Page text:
Motorcycle construction

Motorcycle construction

Motorcycle construction is the engineering, manufacturing, and assembly of components and systems for a motorcycle which results in the desired performance, cost and aesthetics. Construction of modern motorcycles has standardized on the key components listed below.


The chassis of a motorcycle includes the frame and suspension, along with the front forks, of the vehicle.cite web | title=Chassis | | url= | accessdate=2007-07-03]


The frame is typically made from welded aluminium or steel (or alloy) struts, with the rear suspension being an integral component in the design. Carbon fibre and titanium are used in a few very expensive custom frames.

The frame includes the head tube that holds the front fork and allows it to pivot. Some motorcycles include the engine as a load-bearing (or "stressed") member; this has been used all through motorcycle history but is now becoming more common.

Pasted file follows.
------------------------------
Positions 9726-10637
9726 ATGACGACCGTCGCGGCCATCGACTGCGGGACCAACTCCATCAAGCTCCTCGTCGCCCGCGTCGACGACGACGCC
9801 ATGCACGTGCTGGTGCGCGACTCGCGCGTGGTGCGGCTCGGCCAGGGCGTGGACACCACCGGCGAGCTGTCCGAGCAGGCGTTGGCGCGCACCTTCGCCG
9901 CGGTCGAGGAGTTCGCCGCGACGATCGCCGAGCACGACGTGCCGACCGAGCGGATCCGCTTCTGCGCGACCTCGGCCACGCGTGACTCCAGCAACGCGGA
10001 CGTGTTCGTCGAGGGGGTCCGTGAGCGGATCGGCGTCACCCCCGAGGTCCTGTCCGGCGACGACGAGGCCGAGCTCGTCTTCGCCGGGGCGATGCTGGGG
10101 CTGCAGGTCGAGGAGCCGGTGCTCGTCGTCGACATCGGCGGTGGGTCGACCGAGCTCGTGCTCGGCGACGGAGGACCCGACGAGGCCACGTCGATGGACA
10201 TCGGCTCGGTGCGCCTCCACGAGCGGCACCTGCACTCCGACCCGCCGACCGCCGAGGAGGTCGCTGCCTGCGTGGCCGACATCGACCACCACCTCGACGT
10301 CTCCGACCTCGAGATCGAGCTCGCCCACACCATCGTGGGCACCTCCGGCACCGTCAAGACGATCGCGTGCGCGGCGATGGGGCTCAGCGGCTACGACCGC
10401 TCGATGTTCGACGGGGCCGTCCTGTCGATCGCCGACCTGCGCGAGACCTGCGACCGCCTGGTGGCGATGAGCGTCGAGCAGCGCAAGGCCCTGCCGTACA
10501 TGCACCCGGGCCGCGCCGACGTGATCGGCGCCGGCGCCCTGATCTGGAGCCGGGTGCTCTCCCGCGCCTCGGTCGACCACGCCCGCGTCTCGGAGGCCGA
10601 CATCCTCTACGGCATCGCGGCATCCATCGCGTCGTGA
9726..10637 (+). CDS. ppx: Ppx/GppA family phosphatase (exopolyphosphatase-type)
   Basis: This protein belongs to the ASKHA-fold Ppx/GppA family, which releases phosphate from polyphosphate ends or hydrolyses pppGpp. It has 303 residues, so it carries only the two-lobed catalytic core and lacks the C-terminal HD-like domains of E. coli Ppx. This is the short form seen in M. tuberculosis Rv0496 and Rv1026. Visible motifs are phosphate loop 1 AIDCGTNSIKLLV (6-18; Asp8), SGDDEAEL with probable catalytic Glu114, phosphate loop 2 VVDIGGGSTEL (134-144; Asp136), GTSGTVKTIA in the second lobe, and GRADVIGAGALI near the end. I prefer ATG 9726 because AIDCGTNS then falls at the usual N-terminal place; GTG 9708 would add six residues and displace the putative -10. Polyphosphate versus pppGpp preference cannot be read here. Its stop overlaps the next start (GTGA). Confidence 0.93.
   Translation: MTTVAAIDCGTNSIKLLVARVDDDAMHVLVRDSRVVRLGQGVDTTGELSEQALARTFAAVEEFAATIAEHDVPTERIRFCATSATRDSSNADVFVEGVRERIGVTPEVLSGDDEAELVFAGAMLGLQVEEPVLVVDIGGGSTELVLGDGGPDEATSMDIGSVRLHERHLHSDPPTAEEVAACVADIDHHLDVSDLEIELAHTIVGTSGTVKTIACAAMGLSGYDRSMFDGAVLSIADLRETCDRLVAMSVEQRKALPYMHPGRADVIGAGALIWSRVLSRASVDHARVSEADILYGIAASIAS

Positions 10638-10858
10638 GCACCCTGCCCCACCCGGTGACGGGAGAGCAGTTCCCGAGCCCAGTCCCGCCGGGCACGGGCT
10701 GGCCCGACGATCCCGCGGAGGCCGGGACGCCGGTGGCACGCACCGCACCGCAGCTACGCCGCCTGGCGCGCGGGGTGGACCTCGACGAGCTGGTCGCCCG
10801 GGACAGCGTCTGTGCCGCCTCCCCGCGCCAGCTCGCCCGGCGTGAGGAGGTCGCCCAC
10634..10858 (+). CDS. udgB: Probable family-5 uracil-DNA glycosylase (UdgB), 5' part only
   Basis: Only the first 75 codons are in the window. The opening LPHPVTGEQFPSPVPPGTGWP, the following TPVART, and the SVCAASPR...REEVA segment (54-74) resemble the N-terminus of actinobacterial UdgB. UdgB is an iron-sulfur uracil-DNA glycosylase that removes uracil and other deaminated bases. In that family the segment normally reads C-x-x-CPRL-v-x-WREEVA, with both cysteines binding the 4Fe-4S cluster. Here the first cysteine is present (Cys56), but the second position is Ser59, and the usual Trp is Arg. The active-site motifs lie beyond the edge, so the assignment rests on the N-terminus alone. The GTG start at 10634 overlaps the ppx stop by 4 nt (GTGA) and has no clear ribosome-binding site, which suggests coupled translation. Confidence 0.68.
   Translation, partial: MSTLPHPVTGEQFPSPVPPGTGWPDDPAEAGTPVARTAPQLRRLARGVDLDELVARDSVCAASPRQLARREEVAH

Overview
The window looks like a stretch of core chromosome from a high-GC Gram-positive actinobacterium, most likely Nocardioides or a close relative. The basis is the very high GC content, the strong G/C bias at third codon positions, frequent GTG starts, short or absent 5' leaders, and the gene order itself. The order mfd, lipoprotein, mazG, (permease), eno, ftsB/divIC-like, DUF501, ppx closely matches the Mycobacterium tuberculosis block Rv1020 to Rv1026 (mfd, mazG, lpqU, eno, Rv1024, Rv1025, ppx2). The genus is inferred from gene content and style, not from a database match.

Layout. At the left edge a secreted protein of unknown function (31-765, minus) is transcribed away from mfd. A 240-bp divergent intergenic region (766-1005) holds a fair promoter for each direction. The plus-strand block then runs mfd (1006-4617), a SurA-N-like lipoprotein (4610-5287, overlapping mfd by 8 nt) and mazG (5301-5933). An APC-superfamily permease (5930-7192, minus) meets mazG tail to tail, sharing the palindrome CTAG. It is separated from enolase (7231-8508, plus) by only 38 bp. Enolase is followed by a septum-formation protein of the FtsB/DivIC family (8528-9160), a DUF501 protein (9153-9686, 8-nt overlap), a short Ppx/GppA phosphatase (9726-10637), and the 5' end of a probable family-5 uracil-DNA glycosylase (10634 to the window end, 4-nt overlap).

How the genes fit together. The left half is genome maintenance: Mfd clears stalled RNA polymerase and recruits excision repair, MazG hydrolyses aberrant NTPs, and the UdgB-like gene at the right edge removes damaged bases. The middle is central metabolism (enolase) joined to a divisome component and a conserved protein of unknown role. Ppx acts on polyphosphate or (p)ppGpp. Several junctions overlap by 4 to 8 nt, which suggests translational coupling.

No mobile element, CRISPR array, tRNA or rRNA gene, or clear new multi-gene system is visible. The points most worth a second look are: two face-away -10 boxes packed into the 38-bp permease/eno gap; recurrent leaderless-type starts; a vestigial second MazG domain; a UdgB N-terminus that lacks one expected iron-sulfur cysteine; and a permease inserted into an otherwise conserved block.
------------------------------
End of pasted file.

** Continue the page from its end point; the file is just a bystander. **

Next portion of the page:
Oil-in-Frame (OIF) chassis, where the lubricating oil is stored in the frame of the motorcycle, was used for Vincent motorcycles of the 1950s, and for a while during the 1970s on some NVT British motorcycles. It was widely unpopular and generally regarded as a bad idea at the time. Today it is a used on some "thumpers" (single-cylinder four-strokes) that usually have dry-sump lubrication requiring an external oil tank. It has since gained some cachet in the modern custom bike world too because of the space savings it can afford and the reference to an earlier era.cite web | title=Oil In Frame Triumphs - A Potted History | author=Martin Peacock | work=The Vintage Motorcycle Club, South Durham Section | date= 3 April 2006 | url= | accessdate=2007-05-16]

Buell motorcycles employ a similar design — the oil is held in the swingarm, while the fuel is held in the frame.


Modern designs have the two wheels of a motorcycle connected to the chassis by a suspension arrangement, however 'chopper' style motorcycles often elect to forgo rear suspension, using a rigid frame.